Google has removed 13 apps from the Play store after it was revealed that the software can root phones and introduce malware, according to mobile security firm Lookout.
“On 29 December we confirmed our suspicions that additional apps containing brain test malware were in Google Play. We found 13 brain test samples in total, written by the same developers. We contacted Google, who promptly removed these 13 apps from the Google Play store,” Chris Dehghanpoor, senior security analysist at Lookout, said in a blog post.
The apps, some of which were “fully functioning games”, can compromise a device by gaining access to root privileges, and will persist even after a factory reset on the handset. The malicious apps are thought to be the work of Chinese developers.
Lookout identified 13 malicious apps in the Google Play store – Cake Blast, Jump Planet, Honey Comb, Crazy Block, Crazy Jelly, Tiny Puzzle, Ninja Hook, Piggy Jump, Just Fire, Eat Bubble, Hit Planet, Cake Tower and Drag Box – some of which have been downloaded hundreds of thousands of times.
The apps also have an embedded feature that influences the review score in favour of a positive user experience.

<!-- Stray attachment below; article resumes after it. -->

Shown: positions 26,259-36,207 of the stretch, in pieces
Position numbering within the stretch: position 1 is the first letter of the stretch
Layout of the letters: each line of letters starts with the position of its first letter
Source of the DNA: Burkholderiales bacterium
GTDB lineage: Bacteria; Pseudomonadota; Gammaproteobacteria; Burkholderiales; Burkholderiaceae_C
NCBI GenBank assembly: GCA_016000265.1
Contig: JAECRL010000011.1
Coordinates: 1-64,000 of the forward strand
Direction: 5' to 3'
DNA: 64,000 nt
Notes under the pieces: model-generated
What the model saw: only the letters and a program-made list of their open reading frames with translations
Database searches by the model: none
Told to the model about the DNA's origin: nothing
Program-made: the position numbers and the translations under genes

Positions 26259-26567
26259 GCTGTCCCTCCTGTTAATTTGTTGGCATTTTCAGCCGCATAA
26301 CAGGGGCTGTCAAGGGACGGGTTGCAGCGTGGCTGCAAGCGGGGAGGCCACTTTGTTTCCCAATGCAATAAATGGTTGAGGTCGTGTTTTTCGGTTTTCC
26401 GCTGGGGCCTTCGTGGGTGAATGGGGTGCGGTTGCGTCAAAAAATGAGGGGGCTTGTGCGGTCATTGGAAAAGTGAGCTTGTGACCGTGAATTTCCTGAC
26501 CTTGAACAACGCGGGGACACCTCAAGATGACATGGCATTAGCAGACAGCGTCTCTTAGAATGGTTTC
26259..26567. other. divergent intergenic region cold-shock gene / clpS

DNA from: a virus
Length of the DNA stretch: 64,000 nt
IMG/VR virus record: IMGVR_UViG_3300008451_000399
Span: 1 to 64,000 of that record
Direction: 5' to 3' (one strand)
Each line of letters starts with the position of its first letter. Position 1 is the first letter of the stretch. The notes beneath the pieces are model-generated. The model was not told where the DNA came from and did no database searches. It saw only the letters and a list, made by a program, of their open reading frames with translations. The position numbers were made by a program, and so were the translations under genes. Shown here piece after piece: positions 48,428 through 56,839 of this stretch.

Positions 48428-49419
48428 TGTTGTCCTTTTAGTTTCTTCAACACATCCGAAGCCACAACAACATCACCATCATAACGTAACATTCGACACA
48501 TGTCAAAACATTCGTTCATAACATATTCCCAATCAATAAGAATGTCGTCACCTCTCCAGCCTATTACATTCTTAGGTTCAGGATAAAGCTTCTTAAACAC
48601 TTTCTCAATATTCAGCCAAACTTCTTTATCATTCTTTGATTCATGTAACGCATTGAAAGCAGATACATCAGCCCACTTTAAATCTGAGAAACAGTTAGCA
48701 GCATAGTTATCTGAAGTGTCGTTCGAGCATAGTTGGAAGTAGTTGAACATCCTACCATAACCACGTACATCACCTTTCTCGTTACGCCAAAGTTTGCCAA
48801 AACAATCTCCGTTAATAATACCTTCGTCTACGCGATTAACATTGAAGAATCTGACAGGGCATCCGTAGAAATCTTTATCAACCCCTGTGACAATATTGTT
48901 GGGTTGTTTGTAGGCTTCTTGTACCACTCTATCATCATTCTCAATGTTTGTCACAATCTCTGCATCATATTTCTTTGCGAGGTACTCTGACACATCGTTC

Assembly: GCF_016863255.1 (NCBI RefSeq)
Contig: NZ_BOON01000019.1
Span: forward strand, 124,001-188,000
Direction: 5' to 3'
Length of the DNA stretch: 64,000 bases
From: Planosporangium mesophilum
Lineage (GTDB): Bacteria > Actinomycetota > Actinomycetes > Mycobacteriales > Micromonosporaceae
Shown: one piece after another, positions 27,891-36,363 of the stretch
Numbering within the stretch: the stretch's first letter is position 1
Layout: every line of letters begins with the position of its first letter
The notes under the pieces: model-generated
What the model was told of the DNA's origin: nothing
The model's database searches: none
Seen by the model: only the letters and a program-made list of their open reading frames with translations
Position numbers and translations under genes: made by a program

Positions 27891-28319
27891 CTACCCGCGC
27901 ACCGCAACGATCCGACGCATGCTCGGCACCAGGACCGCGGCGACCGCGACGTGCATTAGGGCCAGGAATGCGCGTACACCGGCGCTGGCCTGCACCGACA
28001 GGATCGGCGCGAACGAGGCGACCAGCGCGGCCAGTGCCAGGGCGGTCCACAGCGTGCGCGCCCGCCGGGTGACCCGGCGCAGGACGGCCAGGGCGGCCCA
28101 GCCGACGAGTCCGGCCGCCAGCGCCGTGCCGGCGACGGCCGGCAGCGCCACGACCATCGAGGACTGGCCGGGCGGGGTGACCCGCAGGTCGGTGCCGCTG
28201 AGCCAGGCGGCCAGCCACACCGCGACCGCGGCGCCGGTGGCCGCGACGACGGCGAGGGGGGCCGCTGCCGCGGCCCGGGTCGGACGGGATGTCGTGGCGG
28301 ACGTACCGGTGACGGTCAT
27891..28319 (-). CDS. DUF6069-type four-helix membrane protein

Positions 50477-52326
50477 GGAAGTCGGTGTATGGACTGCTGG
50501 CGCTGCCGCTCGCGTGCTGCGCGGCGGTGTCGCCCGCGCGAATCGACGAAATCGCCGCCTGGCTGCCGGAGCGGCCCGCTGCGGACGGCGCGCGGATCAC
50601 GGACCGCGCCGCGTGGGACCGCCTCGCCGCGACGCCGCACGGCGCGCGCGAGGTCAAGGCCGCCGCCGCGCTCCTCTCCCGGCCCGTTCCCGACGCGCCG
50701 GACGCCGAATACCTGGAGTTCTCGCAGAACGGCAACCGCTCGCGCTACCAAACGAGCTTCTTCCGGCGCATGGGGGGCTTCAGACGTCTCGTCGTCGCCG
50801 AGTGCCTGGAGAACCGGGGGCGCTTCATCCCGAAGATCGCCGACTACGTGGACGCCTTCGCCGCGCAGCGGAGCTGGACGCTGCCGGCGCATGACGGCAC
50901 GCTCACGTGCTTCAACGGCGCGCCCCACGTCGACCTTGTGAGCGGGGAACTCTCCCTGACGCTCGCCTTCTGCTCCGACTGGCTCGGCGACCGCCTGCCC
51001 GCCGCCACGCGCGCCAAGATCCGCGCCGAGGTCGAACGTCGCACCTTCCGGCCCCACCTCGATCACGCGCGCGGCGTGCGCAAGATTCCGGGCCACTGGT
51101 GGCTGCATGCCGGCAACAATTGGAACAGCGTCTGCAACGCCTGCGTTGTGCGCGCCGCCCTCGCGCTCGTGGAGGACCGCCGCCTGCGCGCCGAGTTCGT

“Mischievously, the apps are capable of using compromised devices to download and positively review other malicious apps in the Play store by the same authors. This helps increase the download figures in the Play store,” explained Dehghanpoor.
“Specifically, it attempts to detect if a device is rooted, and if so, copies several files to the system partition in an effort to ensure persistence even after a factory reset.”
The primary goal of the malware, according to Lookout, is to download and install additional Android application packages as directed to the command and control server.
“The developers also used infected devices to download other malicious applications they had submitted to the Play store, which would inflate the number of downloads each application received,” said Dehghanpoor.
“While the malware’s primary motive is selling guaranteed application-installs, its flexible design could allow the developers to use infected devices for more nefarious purposes if they desired.”
It is always difficult to remove persistent malware, but handsets infected with the apps can be re-flashed with a ROM supplied by the device’s manufacturer, according to Lookout.
This is not the first time Google has been forced to remove damaging software from the Play store. Most recently FireEye security researchers uncovered a malware variant called ‘Kemoge’ spreading worldwide that was able to disguise itself as popular Android apps.